I don’t really remember a July in North Carolina that was not hot. There might have been one, but not in recent years.

July is a time when bees might have a tough time finding flowers to forage on, especially in highly agricultural areas.

It is important in beekeeping to NOT steal all of the honey that the bees have so meticulously gathered in the spring nectar flow months. Sadly because of unscrupulous practices and teaching, many beekeepers are taught that you take honey after the spring flow, not taking into consideration that these are the stores that the bees gather in order to have food through the dearth periods of summer.

That is what I was taught as a new beekeeper, and I just did what I was taught (a BIG mistake that I am learning, in ALL areas of life!!). Then the teaching is, to just feed them sugar water if they are short on food!! REALLY????

Biggest mistake ever! I lost 3 hives within a couple of weeks of steeling most of their honey. The bees just left. I came back from a bee conference where I was suppose to be learning how to be a good beekeeper, only to find that the information that these clubs were teaching, was very flawed.

I knew immediately why the bees had left and I learned a lesson that year. A very hard lesson!!

So this summer it is Hot, but I have also learned that bees can deal with HOT, they cannot, however, deal with Hot and no food!! After all, the bees keep the Queen at around 90 degrees all year round. Even in the winter. As long as there is an available water source for the bees to consume and also to bring back to the hive to use as a sort of swamp cooler.

Yes, they will “hang on the front porch” of the hive….called bearding, when the temps get and stay in the 90’s. I have written previous blogs about my using insulated hives all year long. I have found that there is less bearding on my insulated hives.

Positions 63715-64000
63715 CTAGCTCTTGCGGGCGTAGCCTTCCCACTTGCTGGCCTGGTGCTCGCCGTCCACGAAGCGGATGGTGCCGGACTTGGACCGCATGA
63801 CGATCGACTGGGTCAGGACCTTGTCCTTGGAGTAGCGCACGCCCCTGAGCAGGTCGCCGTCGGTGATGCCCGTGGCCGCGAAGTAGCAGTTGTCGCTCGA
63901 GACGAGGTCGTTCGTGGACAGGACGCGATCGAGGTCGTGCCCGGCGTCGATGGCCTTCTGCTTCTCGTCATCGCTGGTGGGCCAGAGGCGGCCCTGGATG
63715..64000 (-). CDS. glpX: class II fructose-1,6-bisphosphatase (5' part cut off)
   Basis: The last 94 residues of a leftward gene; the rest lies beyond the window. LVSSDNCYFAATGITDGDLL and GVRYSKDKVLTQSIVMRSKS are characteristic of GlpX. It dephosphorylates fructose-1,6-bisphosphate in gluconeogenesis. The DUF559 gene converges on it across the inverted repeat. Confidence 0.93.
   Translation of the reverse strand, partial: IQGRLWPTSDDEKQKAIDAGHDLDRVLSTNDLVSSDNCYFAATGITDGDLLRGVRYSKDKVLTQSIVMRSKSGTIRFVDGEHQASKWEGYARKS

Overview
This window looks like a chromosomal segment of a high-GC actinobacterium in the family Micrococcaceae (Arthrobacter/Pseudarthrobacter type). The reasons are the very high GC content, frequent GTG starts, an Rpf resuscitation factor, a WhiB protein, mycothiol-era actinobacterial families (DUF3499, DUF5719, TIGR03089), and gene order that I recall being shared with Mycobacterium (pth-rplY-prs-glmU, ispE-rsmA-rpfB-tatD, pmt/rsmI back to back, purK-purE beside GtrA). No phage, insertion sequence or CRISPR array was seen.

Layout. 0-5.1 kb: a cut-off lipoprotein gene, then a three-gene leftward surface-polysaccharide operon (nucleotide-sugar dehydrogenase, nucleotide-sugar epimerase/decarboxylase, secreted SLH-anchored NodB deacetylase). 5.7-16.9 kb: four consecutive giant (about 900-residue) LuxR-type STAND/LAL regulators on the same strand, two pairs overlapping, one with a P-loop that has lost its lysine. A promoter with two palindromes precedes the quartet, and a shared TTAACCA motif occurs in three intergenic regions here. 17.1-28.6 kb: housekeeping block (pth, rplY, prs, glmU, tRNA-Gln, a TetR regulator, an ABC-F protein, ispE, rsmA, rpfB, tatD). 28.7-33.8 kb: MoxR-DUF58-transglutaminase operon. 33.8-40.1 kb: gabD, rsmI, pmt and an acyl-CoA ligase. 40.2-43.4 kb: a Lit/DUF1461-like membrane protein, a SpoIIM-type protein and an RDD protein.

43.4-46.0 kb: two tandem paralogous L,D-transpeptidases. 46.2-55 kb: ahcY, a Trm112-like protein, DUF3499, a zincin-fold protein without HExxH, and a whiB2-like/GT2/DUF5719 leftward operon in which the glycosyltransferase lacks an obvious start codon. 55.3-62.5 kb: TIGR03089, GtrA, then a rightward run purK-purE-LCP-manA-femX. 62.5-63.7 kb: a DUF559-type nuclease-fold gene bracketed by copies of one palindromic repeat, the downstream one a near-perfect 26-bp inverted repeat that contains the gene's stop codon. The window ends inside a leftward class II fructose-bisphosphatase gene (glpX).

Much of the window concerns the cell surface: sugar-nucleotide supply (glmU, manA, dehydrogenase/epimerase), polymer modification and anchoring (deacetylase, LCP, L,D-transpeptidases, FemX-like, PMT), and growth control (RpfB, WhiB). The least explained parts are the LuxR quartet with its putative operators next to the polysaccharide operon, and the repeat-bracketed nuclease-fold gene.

I no longer take honey in spring after the flow, but instead leave it all on the hives until I feel that there is really a surplus of honey through and after a dearth period.

Here again, is where planting diverse forage for your bees is so very important. Right now at the end of July, my bees are foraging on vast amounts of Mountain Mint. It has been blooming for almost the entire month of July. A reason for that is the continual rain that we have been receiving this summer. Yes, the weeds can get out of control with the amount of rain that we have been getting, but it is keeping flowers blooming on my property that is so desperately needed for the pollinators.

This Mountain Mint is a Pollinator Magnet!!

Another July celebrity in the garden is the “Frog Fruit”   Phyla nodiaflora

Just like the Mountain Mint, the pollinators are all over it in July.  Many small skipper butterflies also enjoy the daily nectar.

This 4-5 inch spreading ground cover is full of small white flowers.  I am very happy to let this one grow where ever it wants to and it trans-plants to other area very nicely.  


My month is almost over….August is next.  It going to be another HOT ONE!!!!

Until next month……stay cool.

Fall 2020 is on the way!!!!


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